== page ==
Hsuan-hua Chang's http://www.coachseattle.com/ contribution to the conversation is:

"Compassion is the ability to feel another person's pain or joy and deeply know what it must be like to be them. It implies a strong connection without losing one's emotional boundaries."

"When an individual's capacity to compassion is limited, he or she will tend to withdraw and disconnect emotionally from others when he or she is challenged or feels at risk emotionally in any way. The result of disconnection can be profound." ~ From EQ Fitness Handbook.

Personally, I think in the workplace, the stress makes a big impact to one's capacity to be compassionate. Fear-based cultures also minimize our capacity for compassion.
I think the context leads to more implication about how compassion is defined by individuals."

I want to thank everyone who agreed to this compilation. Compassion is one of those leadership competencies, that in the fury of ROI and bottom-line, gets minimized. Strategic thinking and result-driver will never fall off the performance management radar. And when you see a leader that possesses compassion, you can feel a difference in the culture and they way a team responds to crises. Like training and development gets cut in tight fiscal times, rewards for compassion may not be as visible. I challenge us all to reach deep and define compassion for ourselves, our teams, our families and lives.

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Back to School: Lessons from My First Grader

pencilsIt is hard to believe my 'baby' is going to be a first grader this week. I tried to be diligent this summer with reading, writing and arithmetic so she did not lose all the things she learned in Kindergarten since Robert Fulgram wrote that is all he really needed to know. 

As an entrepreneur-working woman, I found that I was a bit stressed trying to make sure she was writing in her journal, reading, practicing letters, while keeping focused on my work. I have tremendous admiration for stay-at-home mom's and dad's that integrate just about every profession into the course of their day. And the teachers! Wow, I cannot say enough for the care, concern, patience and resilience they project each day. I personally think they deserve the summer off after recently taking a sabbatical from my Sunday School work only one Sunday a month. It was exhausting!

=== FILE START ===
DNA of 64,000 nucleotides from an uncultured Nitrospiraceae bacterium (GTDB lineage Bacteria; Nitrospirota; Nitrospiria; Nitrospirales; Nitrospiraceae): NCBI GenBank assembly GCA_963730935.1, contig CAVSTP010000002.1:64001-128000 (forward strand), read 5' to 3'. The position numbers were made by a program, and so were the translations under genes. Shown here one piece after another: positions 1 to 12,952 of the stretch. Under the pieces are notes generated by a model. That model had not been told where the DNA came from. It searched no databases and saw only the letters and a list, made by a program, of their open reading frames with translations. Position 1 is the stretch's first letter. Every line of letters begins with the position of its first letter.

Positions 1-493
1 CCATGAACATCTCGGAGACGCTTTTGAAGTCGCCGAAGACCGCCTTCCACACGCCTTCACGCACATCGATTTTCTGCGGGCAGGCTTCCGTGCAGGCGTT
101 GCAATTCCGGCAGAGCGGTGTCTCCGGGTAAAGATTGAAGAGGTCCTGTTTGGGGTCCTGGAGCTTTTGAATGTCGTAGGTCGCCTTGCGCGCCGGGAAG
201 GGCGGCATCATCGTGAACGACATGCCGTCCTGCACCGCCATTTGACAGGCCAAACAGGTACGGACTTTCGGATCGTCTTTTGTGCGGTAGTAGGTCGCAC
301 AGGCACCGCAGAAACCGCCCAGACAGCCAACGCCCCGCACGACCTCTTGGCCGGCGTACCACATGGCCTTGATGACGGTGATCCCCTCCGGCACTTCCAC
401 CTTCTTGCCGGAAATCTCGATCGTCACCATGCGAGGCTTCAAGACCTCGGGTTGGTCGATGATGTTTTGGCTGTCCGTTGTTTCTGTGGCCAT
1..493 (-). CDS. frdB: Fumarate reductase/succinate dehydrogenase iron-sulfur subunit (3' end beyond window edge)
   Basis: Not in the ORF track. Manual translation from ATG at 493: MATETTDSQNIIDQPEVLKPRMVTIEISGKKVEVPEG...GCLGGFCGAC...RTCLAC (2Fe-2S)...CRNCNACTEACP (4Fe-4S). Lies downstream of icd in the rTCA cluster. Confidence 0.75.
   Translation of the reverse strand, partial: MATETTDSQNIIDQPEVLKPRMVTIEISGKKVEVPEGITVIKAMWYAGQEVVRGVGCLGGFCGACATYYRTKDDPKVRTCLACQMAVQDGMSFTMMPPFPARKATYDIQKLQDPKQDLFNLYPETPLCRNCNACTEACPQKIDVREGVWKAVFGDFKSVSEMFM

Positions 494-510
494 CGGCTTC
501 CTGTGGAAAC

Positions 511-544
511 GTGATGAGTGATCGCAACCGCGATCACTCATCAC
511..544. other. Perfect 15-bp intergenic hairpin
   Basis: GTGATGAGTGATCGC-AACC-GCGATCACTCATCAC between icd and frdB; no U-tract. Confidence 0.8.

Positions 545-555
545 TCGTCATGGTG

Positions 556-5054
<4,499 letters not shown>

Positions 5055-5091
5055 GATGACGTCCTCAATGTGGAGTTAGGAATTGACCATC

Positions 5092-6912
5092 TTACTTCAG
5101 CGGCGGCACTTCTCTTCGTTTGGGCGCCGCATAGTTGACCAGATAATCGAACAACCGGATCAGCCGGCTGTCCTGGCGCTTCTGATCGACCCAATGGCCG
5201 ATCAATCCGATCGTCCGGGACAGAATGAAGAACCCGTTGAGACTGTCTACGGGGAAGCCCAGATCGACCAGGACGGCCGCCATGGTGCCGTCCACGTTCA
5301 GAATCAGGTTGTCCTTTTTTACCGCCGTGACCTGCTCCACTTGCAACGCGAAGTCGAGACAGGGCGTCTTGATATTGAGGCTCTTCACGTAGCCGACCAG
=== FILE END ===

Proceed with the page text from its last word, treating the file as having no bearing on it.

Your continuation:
The first-grader is so good about taking one day at a time. When I ask her if she is excited to go to school, she says yes, but not like it is going to be Christmas or anything. In the last few days before the first day of school, the neighborhood has come alive with every kid congregating in one of our yards. Ripsticks, bicycles, scooters, playhouses, coloring, Legos, board games, dancing, singing, gymnastics, yard tennis, flashlight tag – and that was just today! The energy is astounding. Enjoying each moment for what it brings. Learning coping skills about conflict, disappointment and rejection along the way. And be an observer so you can learn more.

backtoschoolpicSummer winds down, and parents are counting down the seconds to freedom and creating new routines and structure.

I want to take some of these observations and apply them to my life. Take each moment and make the very best of it. Be grateful for the amount of variety I have in my day having my own business, and celebrating the instants of victory with my coaching clients.

If you haven't seen Robert's sage advice, here is a reminder.

fulghumbook"These are the things I learned (in Kindergarten):

  1. Share everything.
  2. Play fair.
  3. Don't hit people.
  4. Put things back where you found them.
  5. CLEAN UP YOUR OWN MESS.
  6. Don't take things that aren't yours.
  7. Say you're SORRY when you HURT somebody.
  8. Wash your hands before you eat.
  9. Flush.
  10. Warm cookies and cold milk are good for you.
  11. Live a balanced life - learn some and drink some and draw some and paint some and sing and dance and play and work everyday some.
  12. Take a nap every afternoon.
  13. When you go out into the world, watch out for traffic, hold hands, and stick together.
  14. Be aware of wonder. Remember the little seed in the Stryrofoam cup: The roots go down and the plant goes up and nobody really knows how or why, but we are all like that.
  15. Goldfish and hamster and white mice and even the little seed in the Styrofoam cup - they all die. So do we.
  16. And then remember the Dick-and-Jane books and the first word you learned - the biggest word of all - LOOK."

― Robert Fulghum, All I Really Need to Know I Learned in Kindergarten